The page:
Metal Content of E-coat

Which metals could be present in a zinc phosphate pretreatment layer and a cathodic epoxy electrocoat layer?


Facebook Share Icon LinkedIn Share Icon Twitter Share Icon Share by EMail icon Print Icon

Q. New laws have my company investigating what metal elements our finishing department incorporates into the products we manufacture after they are processed through a cathodic epoxy electrocoat line with a zinc phosphate pretreatment. Could you help me break down which metals could be present in the pretreatment layer and in the electrocoat layer?— J.M. 

A. I know there are many new and “exciting” regulatory reporting requirements imposed on electrocoaters who provide coating services in the U.S., as well as in Europe. Current legislative mandates that require some kind of metal identification and reporting include REACH, IMDS, Conflict Minerals, RoHS, etc. Some reporting requirements go as far as mandating that coaters identify and report not only the metallic content, but the source of the smelter producing the metal, the name of the company mining the ore and the country where this mining takes place.  

To give you an idea of all metallic elements present in a product that has been processed through a zinc phosphate and epoxy cathodic line, I first must assume that the zinc phosphate employed is a typical automotive, unmodified, tri-cationic zinc phosphate. Also, I have to assume that the sealer employed is a non-chrome sealer.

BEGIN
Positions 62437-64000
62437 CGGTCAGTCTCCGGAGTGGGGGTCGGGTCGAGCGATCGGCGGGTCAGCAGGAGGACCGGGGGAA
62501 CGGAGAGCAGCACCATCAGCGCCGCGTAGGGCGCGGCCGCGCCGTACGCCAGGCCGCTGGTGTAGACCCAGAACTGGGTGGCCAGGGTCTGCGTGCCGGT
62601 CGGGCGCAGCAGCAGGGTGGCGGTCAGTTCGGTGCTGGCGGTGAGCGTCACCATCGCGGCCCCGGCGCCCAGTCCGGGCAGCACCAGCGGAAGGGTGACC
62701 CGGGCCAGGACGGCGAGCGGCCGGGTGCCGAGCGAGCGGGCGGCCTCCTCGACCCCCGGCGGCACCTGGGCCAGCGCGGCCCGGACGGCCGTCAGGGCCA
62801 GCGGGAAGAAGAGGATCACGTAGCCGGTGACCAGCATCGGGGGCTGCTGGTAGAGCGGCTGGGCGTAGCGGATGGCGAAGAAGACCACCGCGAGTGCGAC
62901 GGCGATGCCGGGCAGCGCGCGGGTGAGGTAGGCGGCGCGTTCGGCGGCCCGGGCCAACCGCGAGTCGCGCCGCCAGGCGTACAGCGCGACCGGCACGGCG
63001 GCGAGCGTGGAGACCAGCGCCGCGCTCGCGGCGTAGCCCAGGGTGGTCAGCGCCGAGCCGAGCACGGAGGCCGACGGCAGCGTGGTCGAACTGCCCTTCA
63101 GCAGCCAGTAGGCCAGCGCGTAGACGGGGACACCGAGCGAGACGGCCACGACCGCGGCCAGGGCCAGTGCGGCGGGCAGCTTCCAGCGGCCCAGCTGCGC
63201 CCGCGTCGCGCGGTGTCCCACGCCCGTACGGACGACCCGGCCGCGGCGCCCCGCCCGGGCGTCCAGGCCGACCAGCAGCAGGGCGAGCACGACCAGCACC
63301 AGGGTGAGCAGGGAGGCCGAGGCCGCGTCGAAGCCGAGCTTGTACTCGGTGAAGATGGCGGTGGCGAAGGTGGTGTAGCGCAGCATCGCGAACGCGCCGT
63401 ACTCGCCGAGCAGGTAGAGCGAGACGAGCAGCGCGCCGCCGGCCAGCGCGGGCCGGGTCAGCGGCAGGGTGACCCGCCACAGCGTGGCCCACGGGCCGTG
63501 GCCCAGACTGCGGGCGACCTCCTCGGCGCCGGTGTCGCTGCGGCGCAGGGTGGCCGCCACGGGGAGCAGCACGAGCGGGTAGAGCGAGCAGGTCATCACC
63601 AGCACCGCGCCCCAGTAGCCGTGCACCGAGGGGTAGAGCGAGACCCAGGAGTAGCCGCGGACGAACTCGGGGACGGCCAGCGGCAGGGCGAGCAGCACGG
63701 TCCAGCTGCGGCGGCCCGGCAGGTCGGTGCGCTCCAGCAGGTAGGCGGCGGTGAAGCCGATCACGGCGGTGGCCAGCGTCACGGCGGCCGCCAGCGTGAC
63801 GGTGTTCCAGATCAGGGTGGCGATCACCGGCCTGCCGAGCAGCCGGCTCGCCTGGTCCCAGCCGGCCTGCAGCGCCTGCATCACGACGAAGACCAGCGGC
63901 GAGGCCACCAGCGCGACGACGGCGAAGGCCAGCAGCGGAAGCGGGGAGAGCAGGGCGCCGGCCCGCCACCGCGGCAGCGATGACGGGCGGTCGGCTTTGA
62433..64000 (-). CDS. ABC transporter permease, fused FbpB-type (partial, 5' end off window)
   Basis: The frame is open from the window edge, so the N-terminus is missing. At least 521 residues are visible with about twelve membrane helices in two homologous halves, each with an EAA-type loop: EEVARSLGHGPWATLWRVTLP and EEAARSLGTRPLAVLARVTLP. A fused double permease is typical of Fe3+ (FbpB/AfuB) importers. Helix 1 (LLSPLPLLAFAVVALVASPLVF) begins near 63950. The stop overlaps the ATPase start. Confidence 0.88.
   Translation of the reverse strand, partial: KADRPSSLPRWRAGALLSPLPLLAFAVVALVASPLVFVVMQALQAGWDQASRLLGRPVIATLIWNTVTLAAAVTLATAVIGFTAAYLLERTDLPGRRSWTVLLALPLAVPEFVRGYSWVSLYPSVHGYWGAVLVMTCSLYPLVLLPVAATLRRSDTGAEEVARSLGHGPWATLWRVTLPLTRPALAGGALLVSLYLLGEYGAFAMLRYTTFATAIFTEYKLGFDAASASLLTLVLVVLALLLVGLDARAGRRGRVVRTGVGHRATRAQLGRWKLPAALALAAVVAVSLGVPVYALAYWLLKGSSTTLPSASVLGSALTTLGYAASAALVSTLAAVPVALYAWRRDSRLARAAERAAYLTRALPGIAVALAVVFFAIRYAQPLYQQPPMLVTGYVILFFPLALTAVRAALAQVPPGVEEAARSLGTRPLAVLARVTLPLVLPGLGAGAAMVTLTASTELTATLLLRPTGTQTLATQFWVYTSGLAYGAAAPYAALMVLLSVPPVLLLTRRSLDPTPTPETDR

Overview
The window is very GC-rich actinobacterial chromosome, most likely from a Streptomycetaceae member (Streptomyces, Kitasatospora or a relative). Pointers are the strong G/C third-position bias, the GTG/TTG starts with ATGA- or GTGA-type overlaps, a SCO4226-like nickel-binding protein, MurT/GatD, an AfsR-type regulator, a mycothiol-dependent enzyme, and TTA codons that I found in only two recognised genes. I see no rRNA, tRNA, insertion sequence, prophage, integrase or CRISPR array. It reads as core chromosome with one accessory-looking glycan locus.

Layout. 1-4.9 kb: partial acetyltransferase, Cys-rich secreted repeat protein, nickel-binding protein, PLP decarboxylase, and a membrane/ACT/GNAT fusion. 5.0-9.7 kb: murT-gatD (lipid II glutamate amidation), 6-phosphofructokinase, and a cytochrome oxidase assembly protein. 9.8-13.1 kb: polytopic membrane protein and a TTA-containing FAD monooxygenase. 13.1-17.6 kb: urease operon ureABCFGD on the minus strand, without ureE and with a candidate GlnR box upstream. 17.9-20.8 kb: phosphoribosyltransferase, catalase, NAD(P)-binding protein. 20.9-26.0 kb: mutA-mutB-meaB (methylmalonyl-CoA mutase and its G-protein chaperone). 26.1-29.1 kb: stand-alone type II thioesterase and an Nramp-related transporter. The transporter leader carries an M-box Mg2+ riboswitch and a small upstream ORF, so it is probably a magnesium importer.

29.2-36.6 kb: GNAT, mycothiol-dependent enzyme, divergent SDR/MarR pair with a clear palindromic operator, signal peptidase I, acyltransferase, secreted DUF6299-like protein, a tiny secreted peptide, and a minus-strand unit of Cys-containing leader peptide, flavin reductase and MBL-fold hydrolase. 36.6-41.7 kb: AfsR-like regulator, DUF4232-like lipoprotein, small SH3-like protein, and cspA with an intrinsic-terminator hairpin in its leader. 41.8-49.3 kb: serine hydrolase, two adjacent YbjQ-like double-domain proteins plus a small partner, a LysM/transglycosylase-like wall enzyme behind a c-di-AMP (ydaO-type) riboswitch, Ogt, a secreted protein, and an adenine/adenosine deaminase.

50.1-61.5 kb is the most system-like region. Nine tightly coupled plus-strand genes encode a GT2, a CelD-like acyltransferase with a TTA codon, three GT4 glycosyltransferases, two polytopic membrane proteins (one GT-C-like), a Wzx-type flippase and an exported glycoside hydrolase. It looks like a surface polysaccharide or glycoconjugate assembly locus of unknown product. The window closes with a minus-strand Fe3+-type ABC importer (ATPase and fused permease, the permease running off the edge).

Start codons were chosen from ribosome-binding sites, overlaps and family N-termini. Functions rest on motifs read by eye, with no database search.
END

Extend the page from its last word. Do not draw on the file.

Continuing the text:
The pretreatment layer could incorporate titanium (Ti) from the activator. The phosphate layer could potentially incorporate zinc (Zn), nickel (Ni) and manganese (Mn), in addition to some potential iron (Fe) from migration reactions from the substrate. Lastly, the sealer step could incorporate zirconium (Zr), as this technology is widely used as a non-chrome sealer. Summarizing, the pretreatment layer could incorporate Ti, Zn, Ni, Mn, Fe and Zr.

There are industrial pretreatment technologies available today that can potentially eliminate most metallic elements encountered in typical automotive phosphate systems. However, some of those technologies still cannot provide the level of extended and extreme performance that automotive tri-cationic phosphate systems currently achieve.

In terms of the electrocoat layer, I have to assume that it is black, and that it is late-generation and so does not include lead (Pb) or chrome (Cr). Because the pigment would be mostly due to carbon black, the only potential metal present in the electrocoat layer would be tin (Sn) or bismuth (Bi). These metals are typically used as catalysts to control the polymerization of the electrocoat during cure. Future electrocoat technologies will be completely metal-free as paint companies will introduce metal-free catalysts in their formulas. 

As you can see, most of the metallic elements introduced by your finishing department come from the pretreatment step and not the electrocoat step. Soon, electrocoats will be considered entirely metal-free.